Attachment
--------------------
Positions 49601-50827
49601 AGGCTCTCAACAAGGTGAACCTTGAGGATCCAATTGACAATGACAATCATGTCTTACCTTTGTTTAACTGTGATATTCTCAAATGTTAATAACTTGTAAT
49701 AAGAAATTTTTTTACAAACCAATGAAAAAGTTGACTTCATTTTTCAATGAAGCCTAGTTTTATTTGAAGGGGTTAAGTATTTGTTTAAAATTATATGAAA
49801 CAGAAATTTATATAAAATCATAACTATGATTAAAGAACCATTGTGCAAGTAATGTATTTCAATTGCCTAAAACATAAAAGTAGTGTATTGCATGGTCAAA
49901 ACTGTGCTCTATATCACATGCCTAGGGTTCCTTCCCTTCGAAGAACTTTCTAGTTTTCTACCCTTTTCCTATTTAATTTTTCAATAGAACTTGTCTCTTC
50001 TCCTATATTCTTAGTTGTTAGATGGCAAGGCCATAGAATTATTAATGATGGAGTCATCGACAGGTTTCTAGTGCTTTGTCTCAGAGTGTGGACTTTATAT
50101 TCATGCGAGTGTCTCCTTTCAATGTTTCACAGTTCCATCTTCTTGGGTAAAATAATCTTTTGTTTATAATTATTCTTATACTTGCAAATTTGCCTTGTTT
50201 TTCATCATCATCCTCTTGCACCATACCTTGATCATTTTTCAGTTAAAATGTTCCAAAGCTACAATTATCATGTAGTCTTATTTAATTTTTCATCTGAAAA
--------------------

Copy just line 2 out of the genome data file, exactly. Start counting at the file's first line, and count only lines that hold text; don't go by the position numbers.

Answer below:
49601 AGGCTCTCAACAAGGTGAACCTTGAGGATCCAATTGACAATGACAATCATGTCTTACCTTTGTTTAACTGTGATATTCTCAAATGTTAATAACTTGTAAT